“This indictment reflects the unwavering commitment on the part of law enforcement to investigate and disrupt the networks that traffic guns into our communities with tragic consequences,” said Pearl Minato, director of the Division of Criminal Justice. “The ringleader of this enterprise was buying guns cheap from his home state South Carolina, and selling them for top dollar in Paterson, where he had ties to the community.”
On April 22, 2014, Evans was arrested by New Jersey State Police on charges of unlawful possession of a firearm, distribution of heroin, three violations of probation, and several additional criminal counts. On February 5, 2015, the state dismissed the charges in favor of federal prosecution but court records show he remained in state custody until April 2015.
On April 13, 2015, the state Superior Court Judge Donna Gallucio ordered that Evans’ probation be terminated and two days later, federal Magistrate Judge Steven C. Mannion sentenced him to a prison term of 92 months, which would have made him eligible for release on or about December 15, 2022 but Judge William J. Martini, a former Republican congressman, credited him with time served despite his revoked probation.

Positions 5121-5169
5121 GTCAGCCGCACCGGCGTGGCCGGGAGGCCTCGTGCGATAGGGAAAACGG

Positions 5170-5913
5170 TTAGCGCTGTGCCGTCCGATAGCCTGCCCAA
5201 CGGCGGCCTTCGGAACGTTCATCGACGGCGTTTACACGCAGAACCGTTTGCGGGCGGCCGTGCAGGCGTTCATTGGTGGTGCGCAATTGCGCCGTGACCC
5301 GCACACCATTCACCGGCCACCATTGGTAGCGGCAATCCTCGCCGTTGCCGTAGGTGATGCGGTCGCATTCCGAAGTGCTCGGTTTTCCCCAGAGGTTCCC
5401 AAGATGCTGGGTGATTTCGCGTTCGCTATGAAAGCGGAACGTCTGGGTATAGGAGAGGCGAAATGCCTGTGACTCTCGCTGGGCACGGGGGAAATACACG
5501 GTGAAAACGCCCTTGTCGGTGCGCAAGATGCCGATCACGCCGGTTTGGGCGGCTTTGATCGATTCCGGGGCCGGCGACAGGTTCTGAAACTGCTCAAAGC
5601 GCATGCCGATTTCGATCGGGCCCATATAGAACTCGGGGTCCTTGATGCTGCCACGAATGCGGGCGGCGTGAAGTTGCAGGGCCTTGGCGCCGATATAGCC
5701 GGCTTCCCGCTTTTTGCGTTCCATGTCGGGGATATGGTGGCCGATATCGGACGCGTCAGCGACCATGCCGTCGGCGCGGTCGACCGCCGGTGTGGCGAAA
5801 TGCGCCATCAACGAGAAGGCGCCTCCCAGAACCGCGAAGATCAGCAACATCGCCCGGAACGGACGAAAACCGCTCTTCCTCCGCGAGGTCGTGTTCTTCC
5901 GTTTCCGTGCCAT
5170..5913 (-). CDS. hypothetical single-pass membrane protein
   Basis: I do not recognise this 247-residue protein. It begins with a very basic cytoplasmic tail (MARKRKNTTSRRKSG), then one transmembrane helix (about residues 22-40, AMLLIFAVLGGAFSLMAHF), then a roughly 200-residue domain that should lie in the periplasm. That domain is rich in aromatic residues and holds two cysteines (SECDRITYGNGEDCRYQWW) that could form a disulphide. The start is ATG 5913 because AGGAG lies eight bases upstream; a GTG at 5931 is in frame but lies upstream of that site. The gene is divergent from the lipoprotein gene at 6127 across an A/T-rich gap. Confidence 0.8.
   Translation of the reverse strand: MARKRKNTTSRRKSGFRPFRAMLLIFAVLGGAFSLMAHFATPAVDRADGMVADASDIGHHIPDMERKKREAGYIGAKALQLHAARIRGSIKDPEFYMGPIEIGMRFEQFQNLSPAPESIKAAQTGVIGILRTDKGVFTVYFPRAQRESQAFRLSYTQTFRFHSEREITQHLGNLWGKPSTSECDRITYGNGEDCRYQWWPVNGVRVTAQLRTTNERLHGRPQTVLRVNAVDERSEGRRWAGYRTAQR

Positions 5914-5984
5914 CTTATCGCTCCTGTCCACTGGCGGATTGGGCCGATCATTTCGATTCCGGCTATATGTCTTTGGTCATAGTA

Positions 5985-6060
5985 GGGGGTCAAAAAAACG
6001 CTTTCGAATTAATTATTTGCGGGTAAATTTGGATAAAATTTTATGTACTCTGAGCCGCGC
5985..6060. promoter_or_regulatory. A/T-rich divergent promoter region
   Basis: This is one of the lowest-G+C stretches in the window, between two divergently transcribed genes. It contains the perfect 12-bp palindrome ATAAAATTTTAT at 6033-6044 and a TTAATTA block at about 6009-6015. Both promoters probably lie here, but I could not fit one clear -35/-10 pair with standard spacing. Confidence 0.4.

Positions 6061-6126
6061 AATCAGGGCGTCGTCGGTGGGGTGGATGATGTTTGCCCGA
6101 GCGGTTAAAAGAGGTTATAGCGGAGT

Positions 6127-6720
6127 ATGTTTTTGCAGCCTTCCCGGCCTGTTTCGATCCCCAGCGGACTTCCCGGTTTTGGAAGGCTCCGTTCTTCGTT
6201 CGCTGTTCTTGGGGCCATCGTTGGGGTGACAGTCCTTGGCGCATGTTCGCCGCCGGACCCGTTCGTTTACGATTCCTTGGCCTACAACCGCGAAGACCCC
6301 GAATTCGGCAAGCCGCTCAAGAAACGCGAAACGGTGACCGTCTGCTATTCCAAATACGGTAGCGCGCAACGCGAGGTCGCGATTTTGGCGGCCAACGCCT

“The only thing he cared about was making money and he did it at the expense of everyone living in the communities where his guns wound up,” said Minato. “We will continue to investigate and aggressively prosecute those who profit by illegally flooding New Jersey with weapons that maim and kill.”
“For three years, these defendants allegedly attempted to profit by illegally transporting more than 120 guns into New Jersey and circumvented the legal process that has been enacted to protect the residents of this state by ensuring that these weapons do not fall into the wrong hands,” said Colonel Patrick J. Callahan, superintendent of the New Jersey State Police. “As a result of the collaborative efforts by our detectives and partners, we were able to bring this operation to an end.”
“The takedown of this criminal network represents our commitment to targeting illegal gun traffickers, and these indictments deliver the message that anyone responsible for bringing illegal weapons into our communities will be held accountable,” said Callahan.
“ATF remains committed to preventing the trafficking of firearms to violent criminals and into our communities,” said Acting Special Agent in Charge Bryan R. Miller. “As demonstrated by the arrests in this joint investigation, we will continue to work alongside our partners at all levels to disrupt the shooting cycle and combat grave threats to public safety.”